Benet's on King's Parade is cute, surprisingly large, and perfect for a cosy tea when it's rotten and windy outside. My fabulous friend from Bombay is studying in France and when she came to visit we had a lovely afternoon with hot chocolate (delicious, but not as amazing as the one from the chestnut/hot chocolate/brownie stall on Christ's Lane) and cake – the almond cake was our favourite.
Pre-exam: protein from the vegetarian steak, sautéed spinach, fibre from the rye bread, and a generous dose of yum peanut butter, chocolate, cheese and jam.
Although they spoil a bit too quickly, these multigrain pitas are even better than the regular bread. They have a wholesome nuttiness to them, the insides turn warm and pillowy when cooked, and they work great for grilled sandwiches or filled with spiced grilled peas and raita.
On the last day of Lent term, when I really ought to have been packing, a big group of us went out for a massive dinner at Zizzi's, and my friend and I worked our way through two amazing pizzas between the two of us. This one is a classic zucca: a creamy pesto base with mozzarella, roasted butternut squash, caramelised balsamic onions & spinach; topped with crumbled goat's cheese, pine nuts & rosemary after baking.
One of the best things about my friend who visited is her flexibility and love of trying new things. We took a walk out to Mill Road (also very under-known and underrated) and somewhere near Anglia Ruskin turned off onto a side road to find this tiny authentic Chinese restaurant. The dumpling plates were large, fresh, cheap, and it was really nice to get away from the usual beat of the main city.
Aromi is almost always busy, but it's 100% worth the wait. Their Sicilian sandwiches are always grilled fresh, and this one with cheese and mushrooms is one of my favourites, either to eat in the cafe or to take out and sit by the river. They have lovely little desserts, and they're known for their coffee and gelato, both of which I have yet to try.
My friend is a total foodie, but she vouched for the Chinese restaurant's hot pork dumplings.
The second pizza my friend and I devoured was the rustica primavera: goat's cheese, aubergine, artichoke, peppers, olives, mozzarella, balsamic tomatoes, super green pesto & rocket on wholemeal, white and spelt base.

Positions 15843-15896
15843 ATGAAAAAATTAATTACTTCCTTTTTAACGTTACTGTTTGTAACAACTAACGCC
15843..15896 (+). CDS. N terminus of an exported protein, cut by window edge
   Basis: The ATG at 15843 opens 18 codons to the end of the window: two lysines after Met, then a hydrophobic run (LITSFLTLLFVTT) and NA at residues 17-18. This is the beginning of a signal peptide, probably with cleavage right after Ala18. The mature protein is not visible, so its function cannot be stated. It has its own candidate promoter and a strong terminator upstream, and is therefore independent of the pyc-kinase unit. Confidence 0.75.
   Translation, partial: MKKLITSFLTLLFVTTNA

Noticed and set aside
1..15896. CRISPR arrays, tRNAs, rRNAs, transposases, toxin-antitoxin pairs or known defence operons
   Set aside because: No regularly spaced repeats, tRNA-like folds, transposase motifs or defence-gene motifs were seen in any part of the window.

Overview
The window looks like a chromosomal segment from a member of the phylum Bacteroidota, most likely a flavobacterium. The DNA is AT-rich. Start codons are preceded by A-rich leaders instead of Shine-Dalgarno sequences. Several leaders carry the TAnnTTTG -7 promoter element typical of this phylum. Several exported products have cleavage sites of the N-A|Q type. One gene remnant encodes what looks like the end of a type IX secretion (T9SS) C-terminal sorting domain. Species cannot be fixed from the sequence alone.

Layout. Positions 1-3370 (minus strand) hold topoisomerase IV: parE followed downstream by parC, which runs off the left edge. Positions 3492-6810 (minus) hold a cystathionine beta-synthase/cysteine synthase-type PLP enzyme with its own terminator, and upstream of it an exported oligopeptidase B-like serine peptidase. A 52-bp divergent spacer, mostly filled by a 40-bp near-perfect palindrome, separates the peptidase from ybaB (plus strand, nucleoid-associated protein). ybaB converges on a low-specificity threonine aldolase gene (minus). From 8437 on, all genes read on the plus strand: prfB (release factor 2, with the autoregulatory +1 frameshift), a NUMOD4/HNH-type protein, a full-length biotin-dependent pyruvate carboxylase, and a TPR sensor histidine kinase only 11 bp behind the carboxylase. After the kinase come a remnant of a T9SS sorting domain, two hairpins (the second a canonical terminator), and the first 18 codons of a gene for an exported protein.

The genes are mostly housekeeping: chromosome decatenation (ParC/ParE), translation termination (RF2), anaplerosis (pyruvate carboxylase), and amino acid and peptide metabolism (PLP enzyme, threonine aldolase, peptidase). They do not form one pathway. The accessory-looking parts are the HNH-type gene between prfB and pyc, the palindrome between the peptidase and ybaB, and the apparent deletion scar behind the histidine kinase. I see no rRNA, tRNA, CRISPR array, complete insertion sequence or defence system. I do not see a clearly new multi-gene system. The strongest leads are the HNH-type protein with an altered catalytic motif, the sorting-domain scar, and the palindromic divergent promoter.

A simple curry of tomatoes, spices, vegetarian meat, cauliflower and broccoli – not pretty, but super flavourful.
After a long day of walking and organising everything for moving in, there's nothing quite like a warm English pub and a hearty burger with your mum. I want to go back to try out their riverside balcony with blankets and a nice drink.
When my homemade peanut butter finished I bought this big jar and it became one of my favourite things ever. Between rowing snacks, breakfasts, smoothies, topped on banana, oat crackers, ryvita or apple, I polished off the whole jar myself:p
Rice and dal will never be the same as at home, but it's a start. Paired with a bit of a Modern Family dinner break, it's good enough for me.
Jamie's Pizzeria can't not feature: I first went there with my mum when we came for my interview, and it's been a favourite ever since. The ambience is perfect, the service is great, and everything I've tried has been a delight – they even managed to convert me to loving tiramisu and garlic bread.
Tucked away off a market side street and largely known for being a favourite stop for drunk food when people stumble out of the clubs, Gardenia's is so much more than that. Their portions are hearty, authentic Greek food, and just what you need when you want a pick-me-up. This veggie special burger was absolutely loaded with feta, but felt amazing given the blistering cold that night. It's one of the few easy places that stays open past 7 and my friend from France and I enjoyed a big meal of dolmas and kebabs the night she arrived. They're also super friendly and welcoming, and after a stressful work day a bunch of us had a nice long dinner there to unwind.
Grilled courgette and kale, quinoa, and a light chickpea curry.
After all our exams were done, my Education and French friends and I treated ourselves to 4 big slices of cake at Benet's, and freedom couldn't have felt better.
Work can stressful, the weather can be awful, and missing home can get you down when it's the last thing you need. But the comfort of cooking, going out to eat with friends – whether it's a stroll to the market, a long dinner out, or a food party in college – and even just grocery shopping together lets you relax for a while and enjoy the little things in life, and I can't wait for more.